All Quiet on the Western Front, based on the 1929 novel of the same name by Erich Maria Remarque, is still considered one of the best films ever made in the war movie genre. Released in 1930, All Quiet on the Western Front was a reflection of the profound disillusionment with war in the post-World War I (WWI) era. It was the first significant anti-war movie, exploring the war’s physical and psychological impact on a generation lost to war.
Hell’s Angels, along with Wings and The Dawn Patrol, is considered one of the three great early aviation films that defined the genre. The movie featured authentic aerial combat scenes, innovative camera work, and incredible miniature effects. Upwards of 50 aircraft, nearly half actual World War I airplanes, were assembled for the production, and some 75 pilots were employed to fly the aerial sequences and pilot the camera planes.
Mobilization of the American war effort was an immense undertaking. Decisions about everything from how to form fighting units, to manufacturing the needed equipment, to the logistics of transport and supply had to be addressed. Part of this planning was the decision to send artists to cover the war in Europe.
Eight professional illustrators, commissioned as U.S. Army officers, were embedded with the American Expeditionary Forces (AEF) in France in early 1918. Their mission was to capture the wide-ranging activities of American soldiers, including combat, with the intent of shaping popular understanding at home of the war experiences of the AEF.
On April 6, 1917, the United States entered World War I, setting America on a course to become an important player on the world stage. It was a turning point in the nation’s history that still reverberates through world events a century later. The Museum’s centerpiece presentation in observance of the 100th anniversary of World War I is Artist Soldiers: Artistic Expression in the First World War, a new exhibition in the Museum’s Flight in the Arts gallery. A collaboration with the Smithsonian’s National Museum of American History, the exhibition features largely never-before-seen artwork, produced by soldiers, that sheds light on World War I in a compelling and very human way.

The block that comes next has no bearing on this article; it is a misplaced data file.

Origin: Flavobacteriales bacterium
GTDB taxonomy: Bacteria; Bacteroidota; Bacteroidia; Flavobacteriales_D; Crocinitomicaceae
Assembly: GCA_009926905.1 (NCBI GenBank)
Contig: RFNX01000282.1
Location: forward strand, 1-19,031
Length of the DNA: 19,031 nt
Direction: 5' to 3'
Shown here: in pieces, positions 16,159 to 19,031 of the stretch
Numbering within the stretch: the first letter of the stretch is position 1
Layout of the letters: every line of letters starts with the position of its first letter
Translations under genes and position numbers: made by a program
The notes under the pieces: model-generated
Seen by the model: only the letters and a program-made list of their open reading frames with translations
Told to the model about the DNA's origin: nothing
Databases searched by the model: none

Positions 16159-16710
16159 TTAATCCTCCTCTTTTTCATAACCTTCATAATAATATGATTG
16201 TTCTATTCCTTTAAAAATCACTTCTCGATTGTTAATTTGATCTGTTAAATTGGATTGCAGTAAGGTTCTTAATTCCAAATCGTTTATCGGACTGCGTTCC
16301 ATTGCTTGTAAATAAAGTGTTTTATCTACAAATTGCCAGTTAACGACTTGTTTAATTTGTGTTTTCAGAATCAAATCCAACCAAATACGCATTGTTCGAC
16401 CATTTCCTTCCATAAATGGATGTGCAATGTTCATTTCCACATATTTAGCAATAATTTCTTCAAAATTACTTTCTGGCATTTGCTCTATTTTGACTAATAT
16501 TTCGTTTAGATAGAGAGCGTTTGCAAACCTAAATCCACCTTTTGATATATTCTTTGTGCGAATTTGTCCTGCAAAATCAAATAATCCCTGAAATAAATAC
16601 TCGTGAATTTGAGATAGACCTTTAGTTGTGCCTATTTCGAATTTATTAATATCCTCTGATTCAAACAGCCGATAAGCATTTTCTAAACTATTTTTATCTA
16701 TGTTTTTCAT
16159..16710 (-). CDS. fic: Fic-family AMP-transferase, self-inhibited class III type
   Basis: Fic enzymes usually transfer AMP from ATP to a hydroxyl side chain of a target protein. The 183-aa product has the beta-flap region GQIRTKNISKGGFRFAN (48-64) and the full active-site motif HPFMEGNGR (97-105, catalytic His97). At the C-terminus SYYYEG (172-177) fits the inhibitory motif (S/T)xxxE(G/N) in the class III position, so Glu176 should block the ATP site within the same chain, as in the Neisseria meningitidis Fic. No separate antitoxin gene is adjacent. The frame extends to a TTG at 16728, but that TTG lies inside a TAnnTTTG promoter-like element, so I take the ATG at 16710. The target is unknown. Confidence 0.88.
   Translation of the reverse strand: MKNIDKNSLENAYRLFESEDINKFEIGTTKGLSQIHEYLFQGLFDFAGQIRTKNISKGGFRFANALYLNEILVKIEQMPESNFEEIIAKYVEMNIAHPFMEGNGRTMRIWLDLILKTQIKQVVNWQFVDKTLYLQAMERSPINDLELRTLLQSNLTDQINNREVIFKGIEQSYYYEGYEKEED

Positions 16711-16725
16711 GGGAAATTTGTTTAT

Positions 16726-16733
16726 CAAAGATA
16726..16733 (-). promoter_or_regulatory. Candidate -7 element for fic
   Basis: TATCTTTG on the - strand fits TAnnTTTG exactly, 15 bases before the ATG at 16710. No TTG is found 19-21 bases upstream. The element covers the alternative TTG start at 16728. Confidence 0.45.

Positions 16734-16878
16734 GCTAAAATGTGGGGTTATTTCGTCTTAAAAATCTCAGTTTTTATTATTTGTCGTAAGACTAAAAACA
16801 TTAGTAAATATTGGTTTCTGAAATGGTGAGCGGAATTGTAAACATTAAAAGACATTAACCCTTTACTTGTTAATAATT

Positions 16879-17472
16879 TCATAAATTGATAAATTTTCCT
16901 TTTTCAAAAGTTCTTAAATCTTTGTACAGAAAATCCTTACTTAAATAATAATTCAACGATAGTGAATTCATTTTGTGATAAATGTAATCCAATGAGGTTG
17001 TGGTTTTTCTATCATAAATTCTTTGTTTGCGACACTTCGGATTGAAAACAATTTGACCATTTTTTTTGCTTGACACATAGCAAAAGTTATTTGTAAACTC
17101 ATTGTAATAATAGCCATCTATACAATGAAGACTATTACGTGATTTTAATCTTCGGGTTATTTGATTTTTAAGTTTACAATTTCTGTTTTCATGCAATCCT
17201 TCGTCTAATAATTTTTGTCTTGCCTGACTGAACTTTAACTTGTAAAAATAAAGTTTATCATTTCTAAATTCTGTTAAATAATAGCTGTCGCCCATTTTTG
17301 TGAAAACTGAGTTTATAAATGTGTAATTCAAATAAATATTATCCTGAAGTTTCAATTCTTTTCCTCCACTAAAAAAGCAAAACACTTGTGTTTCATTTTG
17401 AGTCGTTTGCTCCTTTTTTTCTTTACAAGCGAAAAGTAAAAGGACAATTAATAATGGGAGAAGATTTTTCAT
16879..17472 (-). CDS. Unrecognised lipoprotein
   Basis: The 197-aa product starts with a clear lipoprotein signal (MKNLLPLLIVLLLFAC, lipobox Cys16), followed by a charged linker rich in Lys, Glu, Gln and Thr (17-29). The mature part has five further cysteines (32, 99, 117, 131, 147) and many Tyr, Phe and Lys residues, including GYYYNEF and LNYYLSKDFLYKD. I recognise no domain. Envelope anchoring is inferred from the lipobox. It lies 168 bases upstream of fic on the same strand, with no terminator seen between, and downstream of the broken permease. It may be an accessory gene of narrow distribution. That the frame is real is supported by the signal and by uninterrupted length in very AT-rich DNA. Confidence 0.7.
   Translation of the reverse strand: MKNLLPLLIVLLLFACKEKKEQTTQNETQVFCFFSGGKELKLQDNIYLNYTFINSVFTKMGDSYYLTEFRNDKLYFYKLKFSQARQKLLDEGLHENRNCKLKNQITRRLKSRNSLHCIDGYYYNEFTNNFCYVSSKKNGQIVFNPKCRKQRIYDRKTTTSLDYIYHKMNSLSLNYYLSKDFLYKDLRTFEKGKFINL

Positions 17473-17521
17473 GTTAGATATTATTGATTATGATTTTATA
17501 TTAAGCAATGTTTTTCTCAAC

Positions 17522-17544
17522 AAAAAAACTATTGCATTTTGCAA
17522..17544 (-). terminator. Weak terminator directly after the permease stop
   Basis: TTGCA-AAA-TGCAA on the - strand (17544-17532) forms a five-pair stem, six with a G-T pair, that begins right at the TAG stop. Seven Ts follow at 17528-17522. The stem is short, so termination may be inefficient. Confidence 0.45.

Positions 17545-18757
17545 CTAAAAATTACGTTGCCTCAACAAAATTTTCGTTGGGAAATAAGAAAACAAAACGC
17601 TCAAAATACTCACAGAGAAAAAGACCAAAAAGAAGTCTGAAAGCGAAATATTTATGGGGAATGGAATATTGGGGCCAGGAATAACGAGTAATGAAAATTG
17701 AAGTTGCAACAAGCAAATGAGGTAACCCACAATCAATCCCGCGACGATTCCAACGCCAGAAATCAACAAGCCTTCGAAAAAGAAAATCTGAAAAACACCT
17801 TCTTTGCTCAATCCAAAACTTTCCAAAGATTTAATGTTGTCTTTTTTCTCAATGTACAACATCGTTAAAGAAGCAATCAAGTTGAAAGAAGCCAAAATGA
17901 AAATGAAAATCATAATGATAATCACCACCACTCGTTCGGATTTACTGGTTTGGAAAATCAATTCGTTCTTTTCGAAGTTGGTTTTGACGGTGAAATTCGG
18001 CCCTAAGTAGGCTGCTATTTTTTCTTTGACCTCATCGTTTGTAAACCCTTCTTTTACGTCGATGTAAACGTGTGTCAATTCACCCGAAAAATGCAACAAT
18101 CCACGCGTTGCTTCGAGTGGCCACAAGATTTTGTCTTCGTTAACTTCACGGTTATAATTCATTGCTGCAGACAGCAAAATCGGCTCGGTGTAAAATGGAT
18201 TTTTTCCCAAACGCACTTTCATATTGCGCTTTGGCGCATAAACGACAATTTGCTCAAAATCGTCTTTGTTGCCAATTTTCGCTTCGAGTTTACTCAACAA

When the soldiers of Europe marched off to war in the late summer of 1914, most expected an adventure that would last mere weeks or months. By the end, in November 1918, millions had been consumed by four years of grinding, mechanized warfare. Casualties, military and civilian, numbered nearly 38 million—more than 17 million dead and 20 million wounded. The psychological and emotional toll was incalculable. Some of the stone carvings capture the enormity of the catastrophe.
Over a period of several years, photographer Jeff Gusky made numerous excursions into a forgotten world of underground WWI soldiers' living spaces and documented the stone carvings of the soldiers with high-end art photography.
The latest film in our Hollywood Goes to War: World War I on the Big Screen film series the story of the American Expeditionary Force’s arrival in France in World War I. Based on the real-life exploits of New York City’s 69th Infantry Regiment, The Fighting 69th features several real-life characters.
Howard Hawks directed a film in 1930 whose influence can be seen in virtually every military aviation movie made since it premiered. The Dawn Patrol, with its dramatic aerial combat scenes and heroic and tragic pilot figures, is the father of all military aviation films. We will be screening The Dawn Patrol and providing commentary on March 17 as part of our Hollywood Goes to War: World War I on the Big Screen, film series.
On April 6, 1917, the United States entered World War I, setting America on a course to become an important player on the world stage. It was a turning point in the nation’s history that still reverberates through world events a century later. One of the Museum’s most engaging programs in observance of the hundredth anniversary of the First World War is Hollywood Goes to War: World War I on the Big Screen, a year-long film series showing Hollywood’s finest feature films on World War I.
The year 2016 marks the 100th anniversary of the “Escadrille Américaine” or the Lafayette Escadrille. Created on December 6, 1916, the Escadrille (or “squadron”) holds a unique place both in the history of World War I (1914-1918) and in the history of aviation overall. Most notably, the Escadrille was composed of American volunteers who chose to fight for France a year before the United States’ official entry into the Great War in April 1917.
Our Archives houses the Technical Reference Files, an important collection of aeronautical and astronautical topics comprised of 1,920 cubic feet of documents, photographs, and ephemera. This important resource is housed in vertical files and is an organic, growing collection to which material is added constantly. Recently, we came across a remarkable document in the Tech Files of the long fight against tuberculosis—shared with you today in recognition of World Tuberculosis Day.